This essay The Count of Monte Cristo has a total of 1757 words and 8 pages.
The Count of Monte Cristo
Every man has his rise and his downfall. His rise can be attributed to hard work, dedication to accomplishing a set goal, or possibly even luck. Sometimes a man can become jealous at another man’s fortune and wish for his downfall. He might even try to make this wish come true in an innumerous amount of ways. At some point in a man’s life, there is his downfall. It could be a disastrous downfall or maybe just a minor setback. However, if this man is smart he will try to overcome this downfall and try to gain vengeance on those who brought this bad luck upon him. In The Count of Monte Cristo, Edmond Dantes is living a very successful life until others, who are jealous of him, bring upon his downfall in a terrible manner. When he finally recovers from this disastrous event, he becomes filthy rich and extremely powerful. He is determined to bring revenge to those who have hurt him and rewards to those who had remained faithful towards him. He ruins the lives and sometimes even the families of Monsieur de Villefort, Monsieur Danglers, Fernand Mondego, and Gaspard Caderousse.
The Count of Monte Cristo is set in France during the ending of the Napoleonic Era, which lasted from 1979 to 1821. The Napoleonic Era was a very dangerous and disruptive time where Royalists and Bonapartists consistently fought in order to determine their ruler. Much of the action occurs in Paris and Marseilles, which are situated in France, and in Rome, Italy. Edmond Dantes spends fourteen years in his life imprisoned in the dark dungeons of the Chateau D’If and is finally liberated to live in these cities.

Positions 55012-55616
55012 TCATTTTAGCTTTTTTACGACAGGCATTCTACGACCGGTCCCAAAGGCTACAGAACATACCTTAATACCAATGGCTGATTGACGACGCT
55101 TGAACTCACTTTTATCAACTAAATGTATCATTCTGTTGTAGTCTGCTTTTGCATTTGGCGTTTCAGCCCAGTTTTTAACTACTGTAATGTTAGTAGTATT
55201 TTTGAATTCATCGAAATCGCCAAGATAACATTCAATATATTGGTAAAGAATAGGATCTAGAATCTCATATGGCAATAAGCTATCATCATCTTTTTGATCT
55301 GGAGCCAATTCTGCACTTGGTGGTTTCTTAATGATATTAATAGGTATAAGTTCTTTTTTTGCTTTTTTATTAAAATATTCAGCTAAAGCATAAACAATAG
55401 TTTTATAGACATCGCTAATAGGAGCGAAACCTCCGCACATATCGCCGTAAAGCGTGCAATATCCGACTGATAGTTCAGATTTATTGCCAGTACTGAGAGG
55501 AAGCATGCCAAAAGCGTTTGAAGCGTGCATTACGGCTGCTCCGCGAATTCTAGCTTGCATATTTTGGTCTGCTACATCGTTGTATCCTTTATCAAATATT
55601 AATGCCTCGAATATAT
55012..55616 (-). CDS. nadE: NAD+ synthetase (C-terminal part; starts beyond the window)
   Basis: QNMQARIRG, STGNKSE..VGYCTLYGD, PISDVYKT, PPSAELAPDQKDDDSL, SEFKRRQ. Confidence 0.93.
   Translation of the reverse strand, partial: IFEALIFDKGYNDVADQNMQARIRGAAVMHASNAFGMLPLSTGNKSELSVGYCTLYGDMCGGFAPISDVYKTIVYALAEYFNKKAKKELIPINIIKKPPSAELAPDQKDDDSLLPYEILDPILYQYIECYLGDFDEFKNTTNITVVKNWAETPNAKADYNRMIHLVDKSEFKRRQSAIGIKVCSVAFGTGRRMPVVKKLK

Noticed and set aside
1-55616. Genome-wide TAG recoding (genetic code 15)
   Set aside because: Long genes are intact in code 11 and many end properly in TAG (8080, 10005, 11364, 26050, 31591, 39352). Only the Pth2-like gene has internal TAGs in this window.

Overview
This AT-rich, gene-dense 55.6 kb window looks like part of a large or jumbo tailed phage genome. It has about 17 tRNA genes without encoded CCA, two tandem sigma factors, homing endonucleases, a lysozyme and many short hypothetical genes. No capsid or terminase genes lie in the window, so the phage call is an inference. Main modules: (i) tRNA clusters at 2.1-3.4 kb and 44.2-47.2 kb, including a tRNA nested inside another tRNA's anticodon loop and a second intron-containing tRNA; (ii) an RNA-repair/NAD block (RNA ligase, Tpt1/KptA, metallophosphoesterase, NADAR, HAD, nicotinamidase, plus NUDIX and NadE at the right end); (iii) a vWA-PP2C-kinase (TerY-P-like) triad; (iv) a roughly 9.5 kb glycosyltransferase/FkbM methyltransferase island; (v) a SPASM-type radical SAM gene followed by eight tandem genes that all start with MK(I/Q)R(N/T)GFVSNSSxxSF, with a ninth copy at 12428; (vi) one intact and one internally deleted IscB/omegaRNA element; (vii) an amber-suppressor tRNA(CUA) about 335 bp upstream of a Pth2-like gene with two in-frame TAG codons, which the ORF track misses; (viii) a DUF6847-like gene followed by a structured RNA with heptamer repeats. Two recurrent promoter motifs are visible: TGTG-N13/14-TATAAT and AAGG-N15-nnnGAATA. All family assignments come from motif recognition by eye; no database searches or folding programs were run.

The Count of Monte Cristo is a story of the rises and downfalls of men due to the jealousy and greed of others who have opposed them. Edmond Dantes was living in the prime of his life. He was about to become the captain of the Pharaon and marry Mercedes, his lovely and devoted fiancée. Everything was going good for Edmond until four men, who were jealous of the young and prosperous captain, sabotaged him. Fernand Mondego and Monsieur Danglers wrote a letter accusing Dantes of conspiracy with the Bonapartist agents in Paris. Villefort sentenced Dantes to prison in the Chateau D’If in order to cover up his father’s connections with the Bonapartists.
During the first part of Dantes’ stay in the Chateau D’If, he lost hope and therefore became suicidal. His imprisonment seemed to last forever and he decided to starve himself to death. One day he heard a scratching sound coming from a wall in his cell. His hope was renewed, for it was another prisoner trying to escape, and he decided to join the effort. Their tunnels finally combined and they, Dantes and Abbe Faria, were united. Faria then decided to educate Dantes in mathematics, languages, the sciences, and history. Faria eventually loses his life to sickness and Dantes escapes in his body bag. Dantes is thrown into the sea and is finally rescued by a ship of smugglers. They eventually deliver him to the Island of Monte Cristo, where he retrieves the treasure that was given to him by Faria.